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Progressive Rock CD Reviews

Tom Griesgraber

Whisper in the Thunder

Review by Gary Hill

Featuring guest appearances by Jerry Marotta, Pat Mastelotto and the California Guitar Trio, and with the fact that Griesgraber's instrument is the Chapman Stick, one might expect this disc to sound like Tony Levin's solo material. Perhaps there are some commonalties, but in many ways this music is more gentle and less adventurous than Levin's. While there are a lot of things to like about the disc, there is a definite sense of sameness to a lot of the material. I personally would have trouble sitting through the entire album too many times, but I do find myself listening to various tracks by themselves. If you are a fan of mellow instrumental prog, this disc will certainly be a treat for you, though. For the rest of us, it is a nice change of pace listening experience.

This review is available in book format (hardcover and paperback) in Music Street Journal: 2005 Year Book Volume 1 at

Track by Track Review
A short ambient section gives way to an acoustic based section that builds up to a melodic, but fast paced jam. As the bass joins in this ramps up to a more high energy number. Keyboards put down layers of sound over top and the cut moves forward as a very potent prog rock piece. This one has quite a few expressive musical passages and makes for an awesome opening tune. It does include vocals, but they're very understated and, in fact, one might miss them if not paying attention. It drops to atmospheric tones later.
This acoustic guitar solo is very dynamic and entertaining. It moves through a whole variety of segments and moods. It is an extended cut, but doesn't get overly repetitive.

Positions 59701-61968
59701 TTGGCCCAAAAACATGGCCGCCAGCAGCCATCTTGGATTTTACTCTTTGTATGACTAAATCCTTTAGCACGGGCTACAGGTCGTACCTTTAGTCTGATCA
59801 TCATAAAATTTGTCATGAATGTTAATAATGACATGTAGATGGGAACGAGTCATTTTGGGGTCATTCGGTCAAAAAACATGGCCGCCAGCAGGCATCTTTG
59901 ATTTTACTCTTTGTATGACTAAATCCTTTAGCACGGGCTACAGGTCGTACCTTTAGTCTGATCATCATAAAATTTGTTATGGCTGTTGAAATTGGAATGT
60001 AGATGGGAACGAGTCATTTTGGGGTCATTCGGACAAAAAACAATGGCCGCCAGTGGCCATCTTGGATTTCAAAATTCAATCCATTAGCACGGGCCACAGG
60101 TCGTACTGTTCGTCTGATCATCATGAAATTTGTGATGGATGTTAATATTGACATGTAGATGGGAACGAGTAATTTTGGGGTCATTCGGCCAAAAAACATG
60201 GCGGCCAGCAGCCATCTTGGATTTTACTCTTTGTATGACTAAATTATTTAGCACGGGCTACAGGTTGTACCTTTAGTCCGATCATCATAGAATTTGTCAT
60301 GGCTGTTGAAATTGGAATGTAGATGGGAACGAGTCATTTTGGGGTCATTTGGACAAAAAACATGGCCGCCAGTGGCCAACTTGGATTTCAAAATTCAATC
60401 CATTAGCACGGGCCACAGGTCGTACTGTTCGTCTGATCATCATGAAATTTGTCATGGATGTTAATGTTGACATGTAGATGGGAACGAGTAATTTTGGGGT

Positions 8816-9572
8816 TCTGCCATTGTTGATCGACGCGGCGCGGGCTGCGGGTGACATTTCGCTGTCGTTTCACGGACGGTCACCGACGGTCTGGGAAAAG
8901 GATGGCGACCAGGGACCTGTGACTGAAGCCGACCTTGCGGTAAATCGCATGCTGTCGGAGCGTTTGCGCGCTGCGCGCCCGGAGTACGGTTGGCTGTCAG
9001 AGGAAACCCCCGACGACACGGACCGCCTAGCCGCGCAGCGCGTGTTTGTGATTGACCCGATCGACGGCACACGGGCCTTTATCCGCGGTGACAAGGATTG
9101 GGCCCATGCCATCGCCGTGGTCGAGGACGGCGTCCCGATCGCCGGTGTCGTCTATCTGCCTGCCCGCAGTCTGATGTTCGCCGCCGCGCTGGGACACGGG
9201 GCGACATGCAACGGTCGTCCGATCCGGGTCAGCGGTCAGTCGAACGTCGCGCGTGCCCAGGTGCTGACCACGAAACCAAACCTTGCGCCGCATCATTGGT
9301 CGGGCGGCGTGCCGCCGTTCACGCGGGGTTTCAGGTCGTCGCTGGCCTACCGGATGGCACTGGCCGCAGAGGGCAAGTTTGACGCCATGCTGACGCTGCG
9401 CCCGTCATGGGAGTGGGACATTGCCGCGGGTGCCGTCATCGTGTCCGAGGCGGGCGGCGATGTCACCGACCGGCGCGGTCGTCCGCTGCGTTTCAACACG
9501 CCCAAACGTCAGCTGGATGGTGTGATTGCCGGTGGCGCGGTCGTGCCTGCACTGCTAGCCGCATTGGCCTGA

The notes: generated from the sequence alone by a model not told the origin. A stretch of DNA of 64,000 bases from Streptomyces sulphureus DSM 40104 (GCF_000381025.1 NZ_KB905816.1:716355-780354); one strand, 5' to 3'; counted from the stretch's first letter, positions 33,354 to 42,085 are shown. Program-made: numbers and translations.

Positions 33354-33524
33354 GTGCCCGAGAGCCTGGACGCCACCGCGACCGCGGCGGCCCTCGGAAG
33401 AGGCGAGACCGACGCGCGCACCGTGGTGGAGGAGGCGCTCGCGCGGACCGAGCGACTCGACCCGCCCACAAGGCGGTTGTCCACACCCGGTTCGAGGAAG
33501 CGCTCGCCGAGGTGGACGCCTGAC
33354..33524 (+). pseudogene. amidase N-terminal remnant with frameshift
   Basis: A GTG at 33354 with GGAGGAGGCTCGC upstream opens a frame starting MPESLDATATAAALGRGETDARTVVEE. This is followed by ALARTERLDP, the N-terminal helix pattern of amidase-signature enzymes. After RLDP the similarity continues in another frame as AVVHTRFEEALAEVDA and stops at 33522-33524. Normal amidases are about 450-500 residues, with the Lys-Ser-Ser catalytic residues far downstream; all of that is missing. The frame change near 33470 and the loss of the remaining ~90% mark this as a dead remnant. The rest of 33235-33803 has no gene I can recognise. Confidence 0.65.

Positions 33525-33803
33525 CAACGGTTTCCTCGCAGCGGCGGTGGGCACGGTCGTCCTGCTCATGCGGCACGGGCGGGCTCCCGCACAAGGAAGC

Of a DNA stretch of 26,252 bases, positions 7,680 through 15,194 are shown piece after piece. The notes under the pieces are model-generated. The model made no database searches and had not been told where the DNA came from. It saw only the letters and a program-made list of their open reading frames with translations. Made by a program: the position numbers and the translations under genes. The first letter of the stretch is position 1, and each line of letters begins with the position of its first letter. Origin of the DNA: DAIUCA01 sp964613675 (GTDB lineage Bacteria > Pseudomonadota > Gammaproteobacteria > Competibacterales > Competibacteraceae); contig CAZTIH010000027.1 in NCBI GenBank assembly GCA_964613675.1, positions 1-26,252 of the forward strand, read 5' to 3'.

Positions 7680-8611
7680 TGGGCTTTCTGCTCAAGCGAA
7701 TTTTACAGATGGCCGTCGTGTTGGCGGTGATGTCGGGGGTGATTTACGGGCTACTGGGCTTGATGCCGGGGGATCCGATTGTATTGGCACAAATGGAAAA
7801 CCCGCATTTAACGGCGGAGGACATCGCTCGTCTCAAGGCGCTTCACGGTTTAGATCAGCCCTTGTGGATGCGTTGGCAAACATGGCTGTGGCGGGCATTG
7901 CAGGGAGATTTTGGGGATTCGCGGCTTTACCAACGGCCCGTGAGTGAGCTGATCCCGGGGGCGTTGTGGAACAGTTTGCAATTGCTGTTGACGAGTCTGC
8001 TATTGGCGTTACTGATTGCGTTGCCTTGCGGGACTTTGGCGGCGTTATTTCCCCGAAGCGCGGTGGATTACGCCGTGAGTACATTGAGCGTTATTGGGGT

77 Times
This one starts on the acoustic guitar and moves and progresses slowly into a bouncy rather jazzy jam. This is a mellow and satisfying instrumental that gets more lush as it carries on.
Jungle, Pt. 1
With an intro that really isn't all that different from much of the material here, this in fact is another progish acoustic based ballad. It is quite effective.
Jungle, Pt. 2
This one is based on a droning bass sound and includes waves of cloud like guitar sound woven over top of this back drop. A rhythm section later brings in an increased intensity and power. It drops to atmosphere to end.
Frozen Ocean
Gentle sounds begin this and hints of something more powerful and dramatic enters slowly. This feels a bit like some of the more atmospheric of Djam Karet's work as it very slowly builds in a dark but pretty fashion. This never really goes far, but instead segues directly into the next cut.
Victor's Chase
Building on the themes of the previous track, this one adds energy and emotion to those sounds at first, until a new mellow, intricate and beautiful melody takes the track. This then begins a gradual building process again feeling a bit like Djam Karet. This jam is another wandering one, but quite cohesive. It jumps later to an almost funky groove. The group take this one on a new adventure, reworking the themes for a time before dropping it back to an accompanied acoustic guitar solo segment. Then weave processed guitar moves over top of this backdrop. They jump back to the earlier segment after this interlude, then drop it back down to the most dramatic part of the track. This doesn't last long, though, instead morphing back to the earlier mellower stylings before going back to guitar dominated beauty. Once again they build on this structure to carry forward. A drop to percussion only serves as the outro.
Tiny Whispering Sound
Atmosphere begins this and acoustic guitar joins in a very slowly building fashion. This is a very slowly moving and brief piece.
Waking the Day
World sounds start this, first with flute sounds, then tribal percussion. Eventually acoustic guitar begins a bouncy melody over top. This is a pretty and gentle composition that builds very slowly.
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